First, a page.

By Lisa Reisman – The Shoreline Times
Published: Tuesday, March 12, 2013
On a crisp early-March Sunday afternoon, a small bipartisan group of state lawmakers came together. Not to grab at each other’s lapels meting out compromise deals in a shadowy cloakroom, but amicably, in the soft-lit Branford living room of Brian Kelley.
One pressing issue united them, one urgent purpose: to hammer out a way to pass Senate Bill 465, which was introduced by Sen. Len Fasano, R-North Haven, at a hearing before the Public Health Committee on Feb. 27. The bill would require that all Connecticut newborns are screened for adrenoleukodystrophy, or ALD, along with the existing panel of diseases.
A rare and ruthless genetic disorder that irreversibly causes rapid degeneration of the nervous system, ALD commonly strikes boys between the ages of 4 and 8. Otherwise, it shows no discrimination with regard to race, ethnicity, or geography. Or mercy, leading as it does to death or permanent disability within 2 to 5 years of diagnosis.
Worse, “most families are unaware of the fact that they’re at risk for having a child with ALD until a child in the family is symptomatic,” said Rep. Pat Widlitz, D-Guilford. “By then, it’s simply too late.”
With the recent development of a test to detect ALD in newborns, pilot studies showing its effectiveness, and 50,000 samples validating the test, however, there is renewed hope for treatment and cure.
The test not only allows babies with ALD to be identified and then treated before they become sick, said Rep. Vin Candelora, R-North Branford; it’s also cost-effective for the state—specifically, a mere $1.50 per infant. Even allowing for the expense of administration and analysis of the test, the screening will pay for itself over time—in reduced health care, education costs and, not least, the human value of saving a child afflicted with ALD.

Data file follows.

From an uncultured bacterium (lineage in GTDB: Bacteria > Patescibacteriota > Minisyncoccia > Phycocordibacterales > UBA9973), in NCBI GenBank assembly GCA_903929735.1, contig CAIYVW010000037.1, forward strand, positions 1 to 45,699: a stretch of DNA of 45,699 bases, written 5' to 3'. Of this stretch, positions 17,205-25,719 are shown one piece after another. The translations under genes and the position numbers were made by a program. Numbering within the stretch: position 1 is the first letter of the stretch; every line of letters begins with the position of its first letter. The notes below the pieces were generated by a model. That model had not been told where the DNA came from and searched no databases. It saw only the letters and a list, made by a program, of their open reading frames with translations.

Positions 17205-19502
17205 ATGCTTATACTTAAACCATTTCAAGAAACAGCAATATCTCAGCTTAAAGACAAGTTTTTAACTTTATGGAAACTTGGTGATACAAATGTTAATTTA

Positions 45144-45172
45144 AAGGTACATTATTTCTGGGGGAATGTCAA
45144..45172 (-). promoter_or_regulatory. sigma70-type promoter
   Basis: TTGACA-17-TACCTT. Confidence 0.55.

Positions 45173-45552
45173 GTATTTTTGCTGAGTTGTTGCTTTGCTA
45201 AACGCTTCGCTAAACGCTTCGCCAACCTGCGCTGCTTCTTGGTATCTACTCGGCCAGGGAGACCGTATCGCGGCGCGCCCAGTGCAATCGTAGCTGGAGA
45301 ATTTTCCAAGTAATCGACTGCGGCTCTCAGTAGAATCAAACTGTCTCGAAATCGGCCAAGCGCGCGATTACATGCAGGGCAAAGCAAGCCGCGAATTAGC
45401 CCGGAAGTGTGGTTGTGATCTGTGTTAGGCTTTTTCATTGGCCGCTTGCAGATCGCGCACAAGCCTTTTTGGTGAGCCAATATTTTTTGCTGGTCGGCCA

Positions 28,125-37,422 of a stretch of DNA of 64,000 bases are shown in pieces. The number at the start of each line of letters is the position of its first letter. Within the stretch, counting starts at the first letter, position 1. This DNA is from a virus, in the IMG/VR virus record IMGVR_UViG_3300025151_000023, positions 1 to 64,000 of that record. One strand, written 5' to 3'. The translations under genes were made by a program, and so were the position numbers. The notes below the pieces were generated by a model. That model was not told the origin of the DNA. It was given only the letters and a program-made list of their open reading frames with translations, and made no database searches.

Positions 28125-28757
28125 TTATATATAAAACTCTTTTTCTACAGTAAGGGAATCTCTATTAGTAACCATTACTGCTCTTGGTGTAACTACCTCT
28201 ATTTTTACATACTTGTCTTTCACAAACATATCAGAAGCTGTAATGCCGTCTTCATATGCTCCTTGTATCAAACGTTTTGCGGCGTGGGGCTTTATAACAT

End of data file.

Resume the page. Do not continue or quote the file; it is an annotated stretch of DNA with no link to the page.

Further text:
Consider Brian Kelley, 24, diagnosed with the genetic disorder in 1995 when he was 6. Extra costs borne by the Branford school system to educate him totaled more than $927,000. All that could have been prevented had there existed automatic testing of newborns for ALD.
That Kelley’s “courage, determination, and refusal to give up inspired his classmates and teachers,” said Rep. Lonnie Reed, D-Branford, was one reason she, along with Reps. Widlitz and Candelora, carved out time from their Sunday afternoon for the informal caucus.
Moreover, whereas most legislation has “many moving parts,” Rep. Reed said, “this one is so simple. Test these kids when they are born and they will live wonderful, healthy lives.”
All of which explains why the highly respected Kowalski Group, led by Linda Kowalski, offered to provide its legislative lobbying services pro bono. And the receptiveness to the proposal displayed by Public Health Committee co-chairs Sen. Terry Gerratana, D-New Britain, and Rep. Susan Johnson, D-Windham, at the Feb. 27 hearing.
Most compelling, though, are the words of Jean Kelley, Brian’s mother. With the newborn screening, she said, “we hope this can be Brian’s legacy — that other boys will not have to suffer the effects of the disease.”
“The sooner people let their legislators know they support the bill, the sooner it gets passed into law, the more boys can be saved,” she added, reaching over to squeeze her son’s shoulder.
In other words, there’s no time for filibustering.